Script Analysis/Acting Resources

So in the last post, I promised that I’d tell you about some of the resources that have proven invaluable for me in the area of script analysis. So without further ado, here’s a combination of techniques, books and films that will help you get to the heart of your script and be able to communicate it better to your cast and crew.


There’s a lot of pressure to get it all right on set. The clock is ticking and the money is leaking out of your pocket faster than you can think. So take time NOW, when things are relatively calm, and get down to it. And DON’T expect all the answers to come right away. It’s taken me years for some of the things I’ve learned to really soak in, and the biggest thing I’ve learned about film making is how much more I have to learn.

Take Some Acting Classes

Go to Adrienne Weiss’ Directing Actors website. She’s a really good director, and taught me a hell of a lot about how to talk to actors. Adrienne is bi-coastal, but if you can’t get to her, find an acting group, play, or something going on in your town.

Get some experience, however you can. Even just watching rehearsals helps.

Get Physical

No matter what an actor’s training is, I think that the best way to boost a performance is to give them something to do. This doesn’t have to be an “action” in the running-away-from-an-explosion sense. Look at Ozu’s Tokyo Story (or frankly, almost any of his work). There’s not a whole lot of action going on – no one’s getting shot or stabbed, or thrown around. There’s a lot of dialog. But the performances are incredibly dynamic, at least in part because the actors are always DOING something. They’re packing to go on a trip, eating dinner, fanning themselves, cleaning up… I don’t know what Ozu’s directions to his actors were. But by getting your actors to move around, do things, play, walk, or anything aside from sitting down, you get their energy focused on something outside of their heads.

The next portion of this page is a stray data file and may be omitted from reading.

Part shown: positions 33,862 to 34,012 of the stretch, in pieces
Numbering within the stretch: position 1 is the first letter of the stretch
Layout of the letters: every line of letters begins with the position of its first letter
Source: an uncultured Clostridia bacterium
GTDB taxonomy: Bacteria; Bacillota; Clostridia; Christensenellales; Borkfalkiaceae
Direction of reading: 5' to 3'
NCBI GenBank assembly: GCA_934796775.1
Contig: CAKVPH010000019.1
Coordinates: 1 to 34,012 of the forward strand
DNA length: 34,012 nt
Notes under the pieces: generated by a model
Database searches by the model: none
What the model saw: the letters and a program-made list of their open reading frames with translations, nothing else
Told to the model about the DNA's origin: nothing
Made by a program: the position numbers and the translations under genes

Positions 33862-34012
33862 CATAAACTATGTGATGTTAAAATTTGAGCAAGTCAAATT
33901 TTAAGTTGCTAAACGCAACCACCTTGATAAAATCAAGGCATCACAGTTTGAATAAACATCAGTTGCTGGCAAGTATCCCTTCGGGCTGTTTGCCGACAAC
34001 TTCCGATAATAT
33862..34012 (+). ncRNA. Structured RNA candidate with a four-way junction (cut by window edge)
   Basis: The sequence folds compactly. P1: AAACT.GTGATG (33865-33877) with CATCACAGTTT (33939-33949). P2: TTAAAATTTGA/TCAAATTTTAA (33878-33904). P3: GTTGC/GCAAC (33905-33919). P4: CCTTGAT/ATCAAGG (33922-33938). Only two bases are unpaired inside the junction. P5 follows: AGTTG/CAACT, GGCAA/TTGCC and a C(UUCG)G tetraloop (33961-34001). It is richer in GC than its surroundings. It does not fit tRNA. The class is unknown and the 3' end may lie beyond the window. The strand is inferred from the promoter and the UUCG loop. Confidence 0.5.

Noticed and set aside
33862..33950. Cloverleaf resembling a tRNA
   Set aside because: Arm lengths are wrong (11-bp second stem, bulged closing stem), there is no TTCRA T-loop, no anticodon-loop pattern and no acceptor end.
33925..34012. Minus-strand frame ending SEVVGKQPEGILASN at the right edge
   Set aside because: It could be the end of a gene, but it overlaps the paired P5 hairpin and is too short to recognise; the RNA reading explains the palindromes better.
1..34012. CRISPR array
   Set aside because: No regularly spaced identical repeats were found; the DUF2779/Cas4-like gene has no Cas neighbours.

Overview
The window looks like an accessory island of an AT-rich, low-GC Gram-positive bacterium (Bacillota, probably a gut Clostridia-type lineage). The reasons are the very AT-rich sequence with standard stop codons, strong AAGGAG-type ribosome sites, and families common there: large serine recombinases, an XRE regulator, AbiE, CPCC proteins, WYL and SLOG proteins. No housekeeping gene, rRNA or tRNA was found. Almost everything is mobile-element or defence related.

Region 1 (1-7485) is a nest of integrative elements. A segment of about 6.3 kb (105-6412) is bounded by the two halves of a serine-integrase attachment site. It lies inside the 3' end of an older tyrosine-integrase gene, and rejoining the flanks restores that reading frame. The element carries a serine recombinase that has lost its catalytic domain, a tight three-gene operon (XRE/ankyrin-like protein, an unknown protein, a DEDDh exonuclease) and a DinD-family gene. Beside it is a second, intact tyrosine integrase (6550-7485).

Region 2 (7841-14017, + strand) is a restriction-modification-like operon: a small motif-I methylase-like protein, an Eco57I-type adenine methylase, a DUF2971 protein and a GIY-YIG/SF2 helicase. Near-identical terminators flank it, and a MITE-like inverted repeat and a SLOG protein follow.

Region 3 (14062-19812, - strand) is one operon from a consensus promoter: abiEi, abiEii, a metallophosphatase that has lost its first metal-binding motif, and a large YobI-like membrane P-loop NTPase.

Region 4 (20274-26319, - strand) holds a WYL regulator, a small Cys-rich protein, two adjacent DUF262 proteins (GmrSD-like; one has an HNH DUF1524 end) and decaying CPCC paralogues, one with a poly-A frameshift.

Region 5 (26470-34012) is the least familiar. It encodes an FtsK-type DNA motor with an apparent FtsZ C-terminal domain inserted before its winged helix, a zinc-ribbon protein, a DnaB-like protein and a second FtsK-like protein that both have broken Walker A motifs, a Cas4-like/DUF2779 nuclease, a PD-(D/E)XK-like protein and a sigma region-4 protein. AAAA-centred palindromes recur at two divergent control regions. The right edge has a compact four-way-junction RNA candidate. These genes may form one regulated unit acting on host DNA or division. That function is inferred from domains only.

Judith Weston has written two really good books about directing actors. Of the two, I think Directing Actors is the most accessible.

I found The Film Director’s Intuition very slow going. I’m not sure why – it may be because of the mood I was in when I read it. But once she gets into script analysis techniques – and illustrates them with three really good examples – the book takes off and all the material in the earlier chapters comes together.

William Ball’s Sense of Direction is a nice, slim volume that really gets to the heart of directing actors pretty fast. There are some skippable chapters (it was written for stage directing), but it’s worth picking up.

Cathy Haase’s Acting For Film is geared towards actors more than directors – and for this reason it’s actually a valuable resource for you. It’s very practical, written very clearly, and is also very brief.

I’m still reading Tony Barr’s Acting For the Camera, but so far it’s a very clear guide to how to act for film; again, a very good book for you to read.